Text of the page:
Internet Encyclopedia of Philosophy. Personal Identity What does being the person that you are, from one day to the next, necessarily consist in?
This is the question of personal identity, and it is literally a question of life and death, as the correct answer to it determines which types of changes a person can undergo without ceasing to exist. Personal identity theory is the philosophical confrontation with the most ultimate questions of our own existence: who are we, and is there a life after death? In distinguishing those changes in a person that constitute survival from those changes in a person that constitute death, a criterion of personal identity through time is given.
Such a criterion specifies, insofar as that is possible, the necessary and sufficient conditions for the survival of persons. One popular criterion, associated with Plato, Descartes and a number of world religions, is that persons are immaterial souls or pure egos. Table of Contents 1. A. B. 2. …a physiological criterion of personal identity is false. a. B. Dualism and Mind Dualists in the philosophy of mind emphasize the radical difference between mind and matter.
They all deny that the mind is the same as the brain, and some deny that the mind is wholly a product of the brain. This article explores the various ways that dualists attempt to explain this radical difference between the mental and the physical world. A wide range of arguments for and against the various dualistic options are discussed. Substance dualists typically argue that the mind and the body are composed of different substances and that the mind is a thinking thing that lacks the usual attributes of physical objects: size, shape, location, solidity, motion, adherence to the laws of physics, and so on. Substance dualists fall into several camps depending upon how they think mind and body are related.
Property dualists argue that mental states are irreducible attributes of brain states. Table of Contents 1. Two other forms of substance dualism are occasionalism and parallelism. 2. A. B. Consciousness, Higher-Order Theories of Defenders of higher-order theories of consciousness hold that consciousness is explained by the relation between two levels of mental states in which a higher-order mental state takes another mental state, such as a thought or sensation, as its object.
By virtue of the higher-order state, the lower-order state is conscious. For example, I now have a visual sensation of the white and black computer screen. This sensation is conscious, according to higher-order theories, because I have a higher-order state about that sensation.Two distinctions are central to isolating the sort of consciousness the theory aims to explain.
Self-Consciousness Philosophical work on self-consciousness has mostly focused on the identification and articulation of specific epistemic and semantic peculiarities of self-consciousness, peculiarities which distinguish it from consciousness of things other than oneself.
After drawing certain fundamental distinctions, and considering the conditions for the very possibility of self-consciousness, this article discusses the nature of those epistemic and semantic peculiarities. The relevant epistemic peculiarities are mainly those associated with the alleged infallibility and self-intimation of self-consciousness. It has sometimes been thought that our consciousness of ourselves may be, under certain conditions, infallible, in the sense that it cannot go wrong: when we believe that some fact about us obtains, it does. It has also sometimes been thought that some forms of consciousness are self-intimating: if a certain fact about us obtains, we are necessarily going to be conscious that it does. 1. 2. 3. Consciousness Explaining the nature of consciousness is one of the most important and perplexing areas of philosophy, but the concept is notoriously ambiguous.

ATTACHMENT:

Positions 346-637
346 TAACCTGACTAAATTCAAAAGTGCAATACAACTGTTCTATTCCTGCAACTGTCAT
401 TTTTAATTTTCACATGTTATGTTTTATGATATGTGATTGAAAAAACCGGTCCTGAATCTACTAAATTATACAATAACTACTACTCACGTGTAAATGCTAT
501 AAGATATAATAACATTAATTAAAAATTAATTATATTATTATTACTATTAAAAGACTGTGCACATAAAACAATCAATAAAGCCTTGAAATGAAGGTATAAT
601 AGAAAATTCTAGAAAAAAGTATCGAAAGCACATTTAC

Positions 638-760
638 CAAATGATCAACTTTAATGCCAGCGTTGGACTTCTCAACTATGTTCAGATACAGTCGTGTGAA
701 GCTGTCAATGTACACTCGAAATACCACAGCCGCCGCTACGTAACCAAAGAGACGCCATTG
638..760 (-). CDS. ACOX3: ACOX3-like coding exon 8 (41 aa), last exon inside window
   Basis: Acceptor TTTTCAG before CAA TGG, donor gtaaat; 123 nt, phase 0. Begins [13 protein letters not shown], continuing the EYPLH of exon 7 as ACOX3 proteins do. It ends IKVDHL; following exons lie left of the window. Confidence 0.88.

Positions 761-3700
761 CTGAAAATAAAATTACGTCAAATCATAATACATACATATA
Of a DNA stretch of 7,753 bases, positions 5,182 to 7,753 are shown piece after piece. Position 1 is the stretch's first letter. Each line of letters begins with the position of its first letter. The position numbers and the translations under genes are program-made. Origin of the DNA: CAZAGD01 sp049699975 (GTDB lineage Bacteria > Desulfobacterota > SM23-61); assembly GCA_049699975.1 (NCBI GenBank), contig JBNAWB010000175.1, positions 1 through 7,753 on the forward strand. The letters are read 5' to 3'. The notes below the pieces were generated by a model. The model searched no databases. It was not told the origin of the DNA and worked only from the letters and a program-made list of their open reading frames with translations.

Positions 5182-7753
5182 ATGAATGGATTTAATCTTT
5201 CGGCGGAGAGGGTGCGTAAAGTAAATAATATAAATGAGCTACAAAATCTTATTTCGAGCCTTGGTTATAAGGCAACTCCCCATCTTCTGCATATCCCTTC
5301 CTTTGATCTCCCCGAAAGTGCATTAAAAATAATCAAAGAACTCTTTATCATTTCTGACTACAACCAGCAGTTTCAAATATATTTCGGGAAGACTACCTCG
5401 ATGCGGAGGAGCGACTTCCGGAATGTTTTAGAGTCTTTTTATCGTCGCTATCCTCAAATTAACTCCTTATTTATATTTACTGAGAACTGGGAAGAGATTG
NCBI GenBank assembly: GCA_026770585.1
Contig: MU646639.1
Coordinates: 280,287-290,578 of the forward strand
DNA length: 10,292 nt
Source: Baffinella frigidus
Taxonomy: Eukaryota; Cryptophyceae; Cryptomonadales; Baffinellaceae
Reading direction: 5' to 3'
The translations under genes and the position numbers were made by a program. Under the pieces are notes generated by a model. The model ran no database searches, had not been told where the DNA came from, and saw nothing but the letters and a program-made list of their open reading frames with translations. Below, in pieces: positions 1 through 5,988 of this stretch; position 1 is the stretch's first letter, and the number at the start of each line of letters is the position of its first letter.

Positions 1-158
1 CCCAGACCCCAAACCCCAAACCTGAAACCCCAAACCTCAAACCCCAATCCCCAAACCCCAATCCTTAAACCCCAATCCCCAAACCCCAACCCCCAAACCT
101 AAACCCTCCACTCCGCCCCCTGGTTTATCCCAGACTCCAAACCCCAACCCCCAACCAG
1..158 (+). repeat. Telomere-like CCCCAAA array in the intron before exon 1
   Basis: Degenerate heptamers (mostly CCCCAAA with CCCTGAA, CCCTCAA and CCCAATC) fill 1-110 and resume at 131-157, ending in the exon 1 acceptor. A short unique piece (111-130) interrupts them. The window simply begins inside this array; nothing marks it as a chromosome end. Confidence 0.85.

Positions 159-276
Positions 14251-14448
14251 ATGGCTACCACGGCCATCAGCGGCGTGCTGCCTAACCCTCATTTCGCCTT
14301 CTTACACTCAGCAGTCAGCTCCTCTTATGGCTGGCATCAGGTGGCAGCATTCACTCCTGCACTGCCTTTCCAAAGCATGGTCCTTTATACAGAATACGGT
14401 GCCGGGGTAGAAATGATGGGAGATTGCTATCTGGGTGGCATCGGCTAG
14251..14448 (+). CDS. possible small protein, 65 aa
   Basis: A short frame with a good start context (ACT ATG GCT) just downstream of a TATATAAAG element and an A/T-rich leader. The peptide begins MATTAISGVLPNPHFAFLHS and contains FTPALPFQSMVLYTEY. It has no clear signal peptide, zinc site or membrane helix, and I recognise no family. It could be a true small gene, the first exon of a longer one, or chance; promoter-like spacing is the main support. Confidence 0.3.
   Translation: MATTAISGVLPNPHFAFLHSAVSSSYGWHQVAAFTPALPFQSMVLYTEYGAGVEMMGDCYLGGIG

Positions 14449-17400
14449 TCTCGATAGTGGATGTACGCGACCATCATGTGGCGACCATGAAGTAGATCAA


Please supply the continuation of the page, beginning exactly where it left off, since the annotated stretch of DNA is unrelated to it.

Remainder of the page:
The abstract noun “consciousness” is not frequently used by itself in the contemporary literature, but is originally derived from the Latin con (with) and scire (to know). Perhaps the most commonly used contemporary notion of a conscious mental state is captured by Thomas Nagel’s famous “what it is like” sense (Nagel 1974).
When I am in a conscious mental state, there is something it is like for me to be in that state from the subjective or first-person point of view. But how are we to understand this? Philosophy. Philosophy is the study of general and fundamental problems, such as those connected with reality, existence, knowledge, values, reason, mind, and language. Philosophy is distinguished from other ways of addressing such problems by its critical, generally systematic approach and its reliance on rational argument. In more casual speech, by extension, "philosophy" can refer to "the most basic beliefs, concepts, and attitudes of an individual or group". The word "philosophy" comes from the Ancient Greek φιλοσοφία (philosophia), which literally means "love of wisdom". The introduction of the terms "philosopher" and "philosophy" has been ascribed to the Greek thinker Pythagoras. Areas of inquiry Philosophy is divided into many sub-fields.
These include epistemology, logic, metaphysics, ethics, and aesthetics. Some of the major areas of study are considered individually below. Epistemology Rationalism is the emphasis on reasoning as a source of knowledge. Logic.